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HIV/AIDS Resource Center for African Americans
Kai Chandler Lois Crenshaw Gary Paul Wright Fortunata Kasege Keith Green Lois Bates Greg Braxton Vanessa Austin Bernard Jackson

HIV AND AFRICAN AMERICANS:
TOP 10 ISSUES AND ACTIONS

This is part of a ten-part article. For the next section, click here. For other sections of this article, see Table of Contents.

3. The Down Low: Been There, Done That

Kai Wright
Kai Wright
Most African-American advocates agree that the "down low" is nine parts media hype, one part reality. They say that the notion of black men "on the down low" (self-described heterosexuals in relationships with women, but secretly sleeping with men) infecting black women has obstructed the community's collective understanding of the epidemic: It reinforces the myth that AIDS is a gay-only disease. It demonizes same-gender-loving black men as, in journalist Kai Wright's words, "hidden gay vectors."

It also disempowers black women, stereotyping them as powerless rather than responsible, capable, strong adults who have an essential role in HIV prevention. And it distracts from the critical roles experts say injection drug use and incarceration play in the transmission of HIV in the African-American community.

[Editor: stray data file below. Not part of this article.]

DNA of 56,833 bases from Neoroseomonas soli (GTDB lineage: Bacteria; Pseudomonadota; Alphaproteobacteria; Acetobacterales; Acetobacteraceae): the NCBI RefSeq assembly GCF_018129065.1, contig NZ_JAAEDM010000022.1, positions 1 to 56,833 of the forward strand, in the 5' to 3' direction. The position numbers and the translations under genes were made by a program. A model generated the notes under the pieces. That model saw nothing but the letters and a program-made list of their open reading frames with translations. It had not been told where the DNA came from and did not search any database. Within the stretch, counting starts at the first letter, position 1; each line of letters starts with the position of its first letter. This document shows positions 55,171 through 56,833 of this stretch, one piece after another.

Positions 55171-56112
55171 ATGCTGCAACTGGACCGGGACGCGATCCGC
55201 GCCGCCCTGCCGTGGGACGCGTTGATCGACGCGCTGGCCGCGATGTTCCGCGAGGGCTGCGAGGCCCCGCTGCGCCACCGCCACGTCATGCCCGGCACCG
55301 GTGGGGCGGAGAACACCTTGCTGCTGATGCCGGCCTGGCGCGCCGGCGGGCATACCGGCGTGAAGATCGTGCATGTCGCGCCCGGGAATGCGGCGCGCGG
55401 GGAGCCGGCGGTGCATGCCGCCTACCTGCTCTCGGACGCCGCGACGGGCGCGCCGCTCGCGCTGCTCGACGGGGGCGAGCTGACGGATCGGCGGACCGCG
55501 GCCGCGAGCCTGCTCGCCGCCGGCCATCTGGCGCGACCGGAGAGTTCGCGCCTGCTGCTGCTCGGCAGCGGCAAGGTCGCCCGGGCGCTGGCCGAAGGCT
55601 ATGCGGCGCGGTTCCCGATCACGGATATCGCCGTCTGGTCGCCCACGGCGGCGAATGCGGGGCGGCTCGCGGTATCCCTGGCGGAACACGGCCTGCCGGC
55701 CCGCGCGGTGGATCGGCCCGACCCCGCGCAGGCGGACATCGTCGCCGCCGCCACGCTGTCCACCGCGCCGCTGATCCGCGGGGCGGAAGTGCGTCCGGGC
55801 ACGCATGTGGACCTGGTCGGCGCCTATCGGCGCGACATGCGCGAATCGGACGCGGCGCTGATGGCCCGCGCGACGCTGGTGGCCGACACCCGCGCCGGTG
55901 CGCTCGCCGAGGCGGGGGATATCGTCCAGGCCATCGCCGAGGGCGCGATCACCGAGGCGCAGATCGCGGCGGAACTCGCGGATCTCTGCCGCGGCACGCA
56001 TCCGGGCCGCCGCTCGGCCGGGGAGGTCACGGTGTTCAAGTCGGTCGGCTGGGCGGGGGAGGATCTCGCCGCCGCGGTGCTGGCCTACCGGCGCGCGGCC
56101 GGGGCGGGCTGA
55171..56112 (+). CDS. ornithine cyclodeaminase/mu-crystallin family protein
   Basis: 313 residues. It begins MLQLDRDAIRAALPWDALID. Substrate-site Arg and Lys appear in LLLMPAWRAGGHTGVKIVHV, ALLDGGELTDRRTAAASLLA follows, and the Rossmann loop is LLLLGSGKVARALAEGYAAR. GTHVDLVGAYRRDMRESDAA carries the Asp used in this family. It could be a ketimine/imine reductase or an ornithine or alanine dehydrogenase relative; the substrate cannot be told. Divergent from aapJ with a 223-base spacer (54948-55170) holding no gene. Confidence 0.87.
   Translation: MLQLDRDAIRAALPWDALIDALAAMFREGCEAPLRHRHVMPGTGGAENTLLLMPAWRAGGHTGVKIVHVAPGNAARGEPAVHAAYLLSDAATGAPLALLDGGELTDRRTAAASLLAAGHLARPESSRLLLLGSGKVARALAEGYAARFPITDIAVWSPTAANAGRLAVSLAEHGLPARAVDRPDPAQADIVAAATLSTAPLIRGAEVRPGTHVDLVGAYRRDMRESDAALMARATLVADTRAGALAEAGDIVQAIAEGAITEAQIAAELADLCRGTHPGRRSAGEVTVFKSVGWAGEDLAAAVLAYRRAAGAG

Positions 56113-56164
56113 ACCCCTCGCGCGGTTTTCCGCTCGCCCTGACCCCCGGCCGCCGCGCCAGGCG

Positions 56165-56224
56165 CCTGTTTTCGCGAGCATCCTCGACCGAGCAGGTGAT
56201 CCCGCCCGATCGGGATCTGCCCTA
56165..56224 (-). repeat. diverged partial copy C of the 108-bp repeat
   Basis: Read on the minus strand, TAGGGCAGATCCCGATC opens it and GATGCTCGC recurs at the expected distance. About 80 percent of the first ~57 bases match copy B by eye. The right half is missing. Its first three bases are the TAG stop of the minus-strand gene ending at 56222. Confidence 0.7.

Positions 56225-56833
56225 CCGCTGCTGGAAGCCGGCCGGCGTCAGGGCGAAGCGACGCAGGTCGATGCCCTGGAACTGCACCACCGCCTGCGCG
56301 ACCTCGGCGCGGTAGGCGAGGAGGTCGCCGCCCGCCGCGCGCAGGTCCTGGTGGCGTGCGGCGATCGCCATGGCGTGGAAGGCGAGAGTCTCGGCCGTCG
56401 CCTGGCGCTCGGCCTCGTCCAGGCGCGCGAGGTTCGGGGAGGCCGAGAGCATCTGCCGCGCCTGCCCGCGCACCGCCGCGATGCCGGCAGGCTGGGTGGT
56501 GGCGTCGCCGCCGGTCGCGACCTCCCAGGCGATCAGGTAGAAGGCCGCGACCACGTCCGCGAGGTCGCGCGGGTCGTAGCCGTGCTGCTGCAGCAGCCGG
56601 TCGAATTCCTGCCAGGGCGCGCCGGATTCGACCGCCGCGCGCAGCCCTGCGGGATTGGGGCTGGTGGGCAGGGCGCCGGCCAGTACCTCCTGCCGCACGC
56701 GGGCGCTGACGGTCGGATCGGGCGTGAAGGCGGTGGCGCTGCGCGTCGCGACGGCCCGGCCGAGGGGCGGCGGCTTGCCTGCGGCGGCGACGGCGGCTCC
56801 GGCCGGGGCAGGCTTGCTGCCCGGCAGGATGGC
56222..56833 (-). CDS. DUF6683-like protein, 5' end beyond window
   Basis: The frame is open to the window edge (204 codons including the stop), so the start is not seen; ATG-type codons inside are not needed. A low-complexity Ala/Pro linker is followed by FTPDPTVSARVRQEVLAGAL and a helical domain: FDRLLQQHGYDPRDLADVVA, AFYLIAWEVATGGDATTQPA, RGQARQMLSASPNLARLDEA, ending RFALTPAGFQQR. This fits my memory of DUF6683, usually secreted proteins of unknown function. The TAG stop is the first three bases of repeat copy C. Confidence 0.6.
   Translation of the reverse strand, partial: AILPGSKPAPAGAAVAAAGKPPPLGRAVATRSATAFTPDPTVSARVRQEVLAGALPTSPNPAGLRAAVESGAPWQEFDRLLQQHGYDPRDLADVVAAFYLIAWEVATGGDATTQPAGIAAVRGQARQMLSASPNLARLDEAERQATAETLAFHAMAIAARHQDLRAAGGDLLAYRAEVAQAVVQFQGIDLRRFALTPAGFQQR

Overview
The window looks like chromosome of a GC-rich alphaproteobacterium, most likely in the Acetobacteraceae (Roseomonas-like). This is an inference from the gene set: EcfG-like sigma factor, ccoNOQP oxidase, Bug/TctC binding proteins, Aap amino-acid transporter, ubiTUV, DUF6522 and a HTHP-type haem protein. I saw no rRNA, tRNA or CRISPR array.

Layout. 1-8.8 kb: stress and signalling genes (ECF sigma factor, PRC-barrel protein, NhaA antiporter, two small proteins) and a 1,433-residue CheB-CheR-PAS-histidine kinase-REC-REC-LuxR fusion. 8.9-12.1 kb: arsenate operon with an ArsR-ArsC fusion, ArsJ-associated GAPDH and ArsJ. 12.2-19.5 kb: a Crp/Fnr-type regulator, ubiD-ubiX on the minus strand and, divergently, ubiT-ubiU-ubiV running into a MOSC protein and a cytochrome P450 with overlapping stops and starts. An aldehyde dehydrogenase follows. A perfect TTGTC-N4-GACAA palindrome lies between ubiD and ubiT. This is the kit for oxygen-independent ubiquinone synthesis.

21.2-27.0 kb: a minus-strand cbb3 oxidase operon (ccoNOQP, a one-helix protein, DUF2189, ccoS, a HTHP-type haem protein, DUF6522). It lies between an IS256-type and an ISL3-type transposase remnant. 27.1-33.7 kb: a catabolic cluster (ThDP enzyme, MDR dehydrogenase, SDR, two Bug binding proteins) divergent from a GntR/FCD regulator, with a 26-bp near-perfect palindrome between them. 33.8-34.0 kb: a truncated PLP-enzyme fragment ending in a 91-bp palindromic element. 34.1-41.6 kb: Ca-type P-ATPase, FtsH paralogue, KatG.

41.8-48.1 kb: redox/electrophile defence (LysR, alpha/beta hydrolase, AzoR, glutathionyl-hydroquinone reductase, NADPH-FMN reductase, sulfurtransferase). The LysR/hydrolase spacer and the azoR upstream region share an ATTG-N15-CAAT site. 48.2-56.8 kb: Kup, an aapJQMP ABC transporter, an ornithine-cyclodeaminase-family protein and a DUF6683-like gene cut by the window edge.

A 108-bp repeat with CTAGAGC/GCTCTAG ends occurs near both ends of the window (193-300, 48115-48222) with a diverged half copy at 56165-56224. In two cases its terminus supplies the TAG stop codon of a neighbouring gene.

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Kenyon Farrow
Kenyon Farrow
Kenyon Farrow, who worked with New York State Black Gay Network, says there is no evidence that the down low drives the black epidemic. "A lot of media jumping on salacious tales, without doing any homework, really set us back a lot," he says. But advocates like Women Alive's Carrie Broadus counter that even a harsh, distorted spotlight is better than no light at all. "The exposure at least created a long-overdue discussion about the reality of men who have sex with men in our community," she says.

That discussion, which initially sowed seeds of divisiveness and discord between the sexes, is beginning to bear fruit in more innovative, targeted HIV prevention programs. And while the spike in infection rates among black women may not be driven by the down low, it is true that same-gender-loving black men -- whether "out" or not -- remain the group with the nation's highest rate of HIV: According to CDC estimates, 46 percent of these men are HIV positive, and as many as half don't know it.

What you can do: Just because it was on Oprah, don't assume the down low is the black AIDS bogeyman. To learn more about the ongoing discussion about the down low, check out the Black AIDS Institute or The Body's collection of articles on the down low. If you're a woman with questions about HIV risk, call Women Alive's hotline at 800-554-4876.

This is part of a ten-part article. For the next section, click here. For other sections of this article, see Table of Contents.





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